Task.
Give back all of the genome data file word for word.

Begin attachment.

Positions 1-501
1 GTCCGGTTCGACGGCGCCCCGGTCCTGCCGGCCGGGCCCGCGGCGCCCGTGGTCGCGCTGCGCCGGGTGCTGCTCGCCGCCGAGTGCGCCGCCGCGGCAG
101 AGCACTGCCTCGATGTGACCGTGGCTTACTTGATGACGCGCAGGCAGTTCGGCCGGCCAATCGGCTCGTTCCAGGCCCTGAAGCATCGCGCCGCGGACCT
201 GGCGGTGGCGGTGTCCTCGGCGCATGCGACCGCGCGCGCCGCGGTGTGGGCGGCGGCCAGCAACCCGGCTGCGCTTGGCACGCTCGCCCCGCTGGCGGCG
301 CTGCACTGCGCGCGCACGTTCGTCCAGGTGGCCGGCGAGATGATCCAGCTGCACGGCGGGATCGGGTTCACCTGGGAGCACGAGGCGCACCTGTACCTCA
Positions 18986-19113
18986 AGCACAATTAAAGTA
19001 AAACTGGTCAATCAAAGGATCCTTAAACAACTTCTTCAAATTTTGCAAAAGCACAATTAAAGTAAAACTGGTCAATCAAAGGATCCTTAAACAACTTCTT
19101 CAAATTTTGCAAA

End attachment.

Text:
Positions 1-501
1 GTCCGGTTCGACGGCGCCCCGGTCCTGCCGGCCGGGCCCGCGGCGCCCGTGGTCGCGCTGCGCCGGGTGCTGCTCGCCGCCGAGTGCGCCGCCGCGGCAG
101 AGCACTGCCTCGATGTGACCGTGGCTTACTTGATGACGCGCAGGCAGTTCGGCCGGCCAATCGGCTCGTTCCAGGCCCTGAAGCATCGCGCCGCGGACCT
201 GGCGGTGGCGGTGTCCTCGGCGCATGCGACCGCGCGCGCCGCGGTGTGGGCGGCGGCCAGCAACCCGGCTGCGCTTGGCACGCTCGCCCCGCTGGCGGCG
301 CTGCACTGCGCGCGCACGTTCGTCCAGGTGGCCGGCGAGATGATCCAGCTGCACGGCGGGATCGGGTTCACCTGGGAGCACGAGGCGCACCTGTACCTCA
Positions 18986-19113
18986 AGCACAATTAAAGTA
19001 AAACTGGTCAATCAAAGGATCCTTAAACAACTTCTTCAAATTTTGCAAAAGCACAATTAAAGTAAAACTGGTCAATCAAAGGATCCTTAAACAACTTCTT
19101 CAAATTTTGCAAA